Agios Georgios Mavrovouniou was a feud also known as San Zorzi. At this location there were also mines (umbra). The church in the location of Agios Thomas has been announced as being a monument by the department of Antiquities. There is also a cemetery of the Hellenic Period at the location Lakkos tis Elias which has also been announced as an ancient monument.
The church of Prophet Elias is at the border of the village. It can be seen from the south to the west and from the larger part of the village. At the northwest side of the church and towards the village there are carved steps in a rock, known as the footsteps of the Prophet.
From the map D.O.S. 355 of 1960 there is a community and a cemetery of the After Copper Era in the location of Berki north of the river bank.
To the south-east of the village, 700 to 800 metres from the village centre there is an abandoned location which is where the plinths of the village were made (map D.O.S. 355). North of the Azousa location, there are two rows of stockyards which are dated to the end of the 19th century.
The area seems to have been inhabited from the ancient years, as it is proven by the constant mine exploitation and the mineral wealth in the area of Troullon , especially copper as of white soil.
According to Grivaud, Mas Latrie mentions that the village, along with others in the area had been abandoned during the 15th century. He also mentions that in particular the village was abandoned during 1572. These abandonments were temporary as it is found in Othomanic documents (defter-i-muufassal, in 1572). The reasons of abandonments are mentioned as raids and unstable social-political conditions as well as epidemics (Grivaud, 218, 220).
The latest and the most accurate information for that era was found on the extremely rare map of Jacomo Franco, which was printed in Venice in 1570. The map was copied by Abraham Οrtelius in 1573 and the village with the name Voroclini is printed on it. This map was considered to be the most advanced of his era and was used until the 18th century. Oddly enough the location of the village has been reversed with that of the location of the village Pyla (Hadjipaschalis and Ioannou 1989). The village is also found on the other Venetian maps as Vorochlini from the 17th century (Goodwin). On documents of the French embassy it is mentioned as Verochino.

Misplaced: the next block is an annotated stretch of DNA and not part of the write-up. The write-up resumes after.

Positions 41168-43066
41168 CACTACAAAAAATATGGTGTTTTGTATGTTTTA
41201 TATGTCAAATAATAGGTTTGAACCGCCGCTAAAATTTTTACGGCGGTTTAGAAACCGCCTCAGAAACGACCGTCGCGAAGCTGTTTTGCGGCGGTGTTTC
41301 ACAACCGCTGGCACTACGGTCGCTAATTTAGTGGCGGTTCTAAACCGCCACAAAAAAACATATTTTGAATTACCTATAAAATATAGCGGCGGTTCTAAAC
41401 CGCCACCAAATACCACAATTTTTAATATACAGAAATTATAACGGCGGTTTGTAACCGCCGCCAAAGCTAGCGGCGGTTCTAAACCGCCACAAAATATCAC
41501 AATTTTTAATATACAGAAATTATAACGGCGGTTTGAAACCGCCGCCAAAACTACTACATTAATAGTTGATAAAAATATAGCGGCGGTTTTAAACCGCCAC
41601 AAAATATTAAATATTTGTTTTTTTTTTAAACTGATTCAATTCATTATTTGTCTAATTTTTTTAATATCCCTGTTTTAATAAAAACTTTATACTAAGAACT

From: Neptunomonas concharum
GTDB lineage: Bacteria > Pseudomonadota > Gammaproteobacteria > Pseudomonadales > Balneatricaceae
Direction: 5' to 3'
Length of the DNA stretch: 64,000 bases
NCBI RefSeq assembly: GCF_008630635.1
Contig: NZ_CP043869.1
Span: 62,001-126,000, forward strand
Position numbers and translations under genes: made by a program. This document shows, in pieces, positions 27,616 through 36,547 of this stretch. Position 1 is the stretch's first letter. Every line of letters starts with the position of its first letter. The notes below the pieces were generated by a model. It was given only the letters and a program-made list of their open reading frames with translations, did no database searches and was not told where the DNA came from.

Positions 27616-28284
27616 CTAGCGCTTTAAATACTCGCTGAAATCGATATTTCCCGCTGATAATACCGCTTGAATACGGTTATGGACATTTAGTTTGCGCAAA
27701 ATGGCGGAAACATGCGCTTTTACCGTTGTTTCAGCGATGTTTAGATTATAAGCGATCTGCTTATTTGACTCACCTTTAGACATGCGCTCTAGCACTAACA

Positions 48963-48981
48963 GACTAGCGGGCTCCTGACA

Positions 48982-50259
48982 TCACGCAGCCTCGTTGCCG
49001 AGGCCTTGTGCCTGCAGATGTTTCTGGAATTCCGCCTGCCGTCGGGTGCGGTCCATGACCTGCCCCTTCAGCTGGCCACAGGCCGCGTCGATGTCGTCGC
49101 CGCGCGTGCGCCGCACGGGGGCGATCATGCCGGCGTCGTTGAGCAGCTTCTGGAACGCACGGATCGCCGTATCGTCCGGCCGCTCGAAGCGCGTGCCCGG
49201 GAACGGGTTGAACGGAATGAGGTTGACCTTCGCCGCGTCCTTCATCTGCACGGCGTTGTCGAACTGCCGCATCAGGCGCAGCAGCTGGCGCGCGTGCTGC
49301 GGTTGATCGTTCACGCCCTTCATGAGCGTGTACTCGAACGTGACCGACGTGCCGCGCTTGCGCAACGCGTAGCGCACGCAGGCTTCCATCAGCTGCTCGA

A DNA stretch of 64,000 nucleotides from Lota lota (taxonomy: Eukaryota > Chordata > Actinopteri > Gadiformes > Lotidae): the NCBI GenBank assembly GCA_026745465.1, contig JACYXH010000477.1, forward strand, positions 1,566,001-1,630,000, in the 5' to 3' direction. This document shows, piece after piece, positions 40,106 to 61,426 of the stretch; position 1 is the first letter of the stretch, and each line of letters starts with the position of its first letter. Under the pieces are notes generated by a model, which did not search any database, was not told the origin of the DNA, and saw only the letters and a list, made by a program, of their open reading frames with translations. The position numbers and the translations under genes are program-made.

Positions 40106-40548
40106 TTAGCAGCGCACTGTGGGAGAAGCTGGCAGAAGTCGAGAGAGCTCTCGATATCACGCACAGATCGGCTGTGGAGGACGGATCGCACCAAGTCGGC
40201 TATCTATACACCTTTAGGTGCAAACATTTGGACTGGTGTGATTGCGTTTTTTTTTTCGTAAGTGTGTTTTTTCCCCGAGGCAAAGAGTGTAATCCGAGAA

During the Turkish occupation the village presented abandonment and in the 18th century began to regain its population (Great Cypriot Encyclopaedia). It was said that during 1878 a French poet called Arthur Rimbaud worked at the quarry in the area and received 6 pounds a day. At the same time in the area there was a great dealer in Cyprus, called Luigi Palma di Cesnola, who was an ambassador of the United Stated and who excavated antiquities. There is no definite referral especially for Voroklini (Hadjikosti 2001).
In 1885 Horation Kitchener completed the mapping of Cyprus at a scale of one inch to one mile. On this map the village of Voroklini can be seen in its location today, with the church and four parallel roads.
According to the local tradition, the village was originally located north-east of where it is located today, in the location of Agiou Thoma. During the epidemic, the flocks were moved towards the spring of Agia Katerini and then the people followed as well